Stormwind
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1 week ago (1.13.2)
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Hi everyone,

Been slowly leveling up my character(s) and got a paladin to 34 now so I'm not totally invested in the game yet. My question is, is it worth continuing to 60? A lot of my friends want to get into raiding progression but it's just not my thing. Is it worth playing classic without raiding? Will I be missing out on a lot of stuff by choosing not to participate in that?

Markone

Mulgore
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Tauren
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1 week ago (1.13.2)
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Would I? Yes. Absolutely.

Would you? No. Probably not.

The difference is, I was bitten by the 40-man raid bug early in Vanilla and have missed the epic feeling ever since. Nothing 25 man or less has ever compared. There's just something amazing about coming together in that large of a group to fell massive beasts and loot the spoils. It's clearly not meant for everyone, though.

If I may ask, why don't you want to raid?

Elwynn Forest
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Druid
1 week ago (1.13.2)
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There are plenty of people who don't raid, or if they do, they will join a PUG raid maybe once or twice a month just to say they ran the raid once.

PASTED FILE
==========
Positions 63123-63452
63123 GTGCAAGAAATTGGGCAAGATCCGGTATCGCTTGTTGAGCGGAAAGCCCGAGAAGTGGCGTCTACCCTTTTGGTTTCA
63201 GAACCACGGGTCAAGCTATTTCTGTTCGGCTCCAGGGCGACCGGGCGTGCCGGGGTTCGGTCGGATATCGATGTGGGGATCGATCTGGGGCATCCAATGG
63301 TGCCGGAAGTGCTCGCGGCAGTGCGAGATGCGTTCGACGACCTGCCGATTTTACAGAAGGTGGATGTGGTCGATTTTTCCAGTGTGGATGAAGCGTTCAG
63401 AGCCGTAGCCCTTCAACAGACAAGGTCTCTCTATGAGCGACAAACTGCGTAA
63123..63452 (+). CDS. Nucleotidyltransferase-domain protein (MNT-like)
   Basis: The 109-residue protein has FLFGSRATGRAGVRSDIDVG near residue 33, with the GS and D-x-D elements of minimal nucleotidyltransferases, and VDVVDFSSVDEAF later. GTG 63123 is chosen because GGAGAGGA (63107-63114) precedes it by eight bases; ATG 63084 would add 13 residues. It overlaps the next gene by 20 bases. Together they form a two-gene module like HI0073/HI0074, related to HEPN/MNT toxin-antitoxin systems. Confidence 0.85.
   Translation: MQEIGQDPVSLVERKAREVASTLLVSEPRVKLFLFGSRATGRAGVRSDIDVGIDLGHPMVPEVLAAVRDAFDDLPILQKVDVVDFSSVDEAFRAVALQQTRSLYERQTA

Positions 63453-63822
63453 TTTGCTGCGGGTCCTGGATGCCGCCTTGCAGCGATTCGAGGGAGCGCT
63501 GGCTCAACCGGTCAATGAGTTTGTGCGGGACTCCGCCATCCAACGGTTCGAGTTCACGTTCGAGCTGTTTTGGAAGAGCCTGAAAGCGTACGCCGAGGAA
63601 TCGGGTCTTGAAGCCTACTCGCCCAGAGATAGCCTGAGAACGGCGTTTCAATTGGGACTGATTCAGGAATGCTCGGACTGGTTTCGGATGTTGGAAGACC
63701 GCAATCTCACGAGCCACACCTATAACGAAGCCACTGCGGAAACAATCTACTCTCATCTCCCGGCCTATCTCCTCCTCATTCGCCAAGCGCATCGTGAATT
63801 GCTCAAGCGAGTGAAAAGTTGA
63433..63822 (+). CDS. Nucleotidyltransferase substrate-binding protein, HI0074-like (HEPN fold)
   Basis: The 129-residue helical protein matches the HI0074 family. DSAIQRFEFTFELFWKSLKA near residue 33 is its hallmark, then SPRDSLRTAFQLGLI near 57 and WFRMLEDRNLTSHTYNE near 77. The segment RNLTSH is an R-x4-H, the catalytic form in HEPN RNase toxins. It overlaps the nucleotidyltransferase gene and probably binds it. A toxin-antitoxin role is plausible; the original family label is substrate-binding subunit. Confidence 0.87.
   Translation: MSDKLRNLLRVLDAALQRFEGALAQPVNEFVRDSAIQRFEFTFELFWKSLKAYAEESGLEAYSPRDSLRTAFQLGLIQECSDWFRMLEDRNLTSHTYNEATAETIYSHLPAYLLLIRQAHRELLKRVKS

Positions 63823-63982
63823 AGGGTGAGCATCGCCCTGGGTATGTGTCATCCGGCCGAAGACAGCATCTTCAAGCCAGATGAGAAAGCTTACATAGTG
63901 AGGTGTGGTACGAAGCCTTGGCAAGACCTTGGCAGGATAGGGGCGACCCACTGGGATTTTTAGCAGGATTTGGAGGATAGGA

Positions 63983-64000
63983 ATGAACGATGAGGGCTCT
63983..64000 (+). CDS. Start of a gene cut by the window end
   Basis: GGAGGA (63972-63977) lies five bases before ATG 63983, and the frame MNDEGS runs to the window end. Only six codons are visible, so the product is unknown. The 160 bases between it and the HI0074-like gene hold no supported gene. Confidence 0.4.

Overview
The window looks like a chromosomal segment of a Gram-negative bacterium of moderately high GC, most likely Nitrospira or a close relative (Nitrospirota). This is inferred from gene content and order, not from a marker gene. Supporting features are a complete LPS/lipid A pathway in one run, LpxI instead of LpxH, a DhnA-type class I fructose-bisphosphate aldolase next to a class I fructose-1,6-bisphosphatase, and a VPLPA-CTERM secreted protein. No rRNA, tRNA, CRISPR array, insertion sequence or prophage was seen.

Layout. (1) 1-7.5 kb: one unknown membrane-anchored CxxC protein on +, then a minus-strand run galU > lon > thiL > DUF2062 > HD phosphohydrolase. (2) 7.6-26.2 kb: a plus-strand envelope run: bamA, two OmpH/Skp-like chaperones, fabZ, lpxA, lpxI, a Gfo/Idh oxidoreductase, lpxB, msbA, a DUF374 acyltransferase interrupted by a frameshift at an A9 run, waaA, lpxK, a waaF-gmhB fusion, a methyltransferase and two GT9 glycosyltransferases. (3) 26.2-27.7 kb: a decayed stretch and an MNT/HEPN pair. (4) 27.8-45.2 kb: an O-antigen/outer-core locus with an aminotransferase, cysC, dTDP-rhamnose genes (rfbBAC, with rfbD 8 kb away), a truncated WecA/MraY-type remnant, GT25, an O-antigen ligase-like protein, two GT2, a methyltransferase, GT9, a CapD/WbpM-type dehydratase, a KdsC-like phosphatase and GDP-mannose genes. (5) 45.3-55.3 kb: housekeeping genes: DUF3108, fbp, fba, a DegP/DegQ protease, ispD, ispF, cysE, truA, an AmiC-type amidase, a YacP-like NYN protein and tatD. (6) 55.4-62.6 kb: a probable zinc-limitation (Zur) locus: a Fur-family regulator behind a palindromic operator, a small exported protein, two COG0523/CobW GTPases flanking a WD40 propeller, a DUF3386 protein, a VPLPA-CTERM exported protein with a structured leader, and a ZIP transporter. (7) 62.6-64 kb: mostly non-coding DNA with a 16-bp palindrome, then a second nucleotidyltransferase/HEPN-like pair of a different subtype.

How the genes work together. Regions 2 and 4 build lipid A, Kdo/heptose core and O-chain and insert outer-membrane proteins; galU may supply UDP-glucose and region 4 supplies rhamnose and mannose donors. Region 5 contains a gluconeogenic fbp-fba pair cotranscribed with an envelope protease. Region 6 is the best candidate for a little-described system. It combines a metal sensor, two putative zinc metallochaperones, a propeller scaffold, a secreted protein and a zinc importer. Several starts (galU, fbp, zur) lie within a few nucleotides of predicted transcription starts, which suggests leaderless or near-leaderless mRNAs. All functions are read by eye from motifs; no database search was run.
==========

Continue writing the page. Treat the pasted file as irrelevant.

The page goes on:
There is a decent amount of things to do outside of traditional raiding.


Collecting. A lot of people make it their mission in game to get all the pets, mounts, specific gear sets, etc.
Playing the Auction house or farming and becoming rich.
Especially if you are on a PVE server, you can roll new characters to explore other zones. Just rolling 1 toon per racial starting zone and going at least 1-30 will take you some time if you are playing casually. But also 30-60, as leveling just one toon to 60 will not exspose you to every quest / all the lore in the game.

The Obvious big one is PVP. You have World pvp and battlegrounds, both are different types. You can do open world pvp, end game BG's, Twinking low level brackets. I know individuals who only do BG's, and never really participate in world pvp. Right now there isn't much reward for pvp, but it will come full force later this year when the honor system is introduced. I don't end game pvp much, so someone else can do it justice with more details, but not only do you have multiple mini games like king of the hill and capture the flag, but you have a whole honor system that lets you purchase gear, consumables, and stuff with honor points. You get the honor of wearing ranked pvp gear stat'd for pvp focused players, and you get titles and ar

https://classic.wowhead.com/guides/clas ... m-overview

Warrior Fury
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1 week ago (1.13.2)
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Unpopular opinion, vanilla is a raiding game. Everything in the game builds towards raiding which is why raiding is so heavily rewarded with gear. Even someone who chooses to push rank in PvP will be incentivized to raid to get certain pieces of gear that are not available from PvP. The truth is that there is not much content for players to explore outside of raids. Look at the phases. Look at the content that gets released. Its all raid content with a few pieces of PvP content here and there. The 6 phases are designed to slowly release raid content.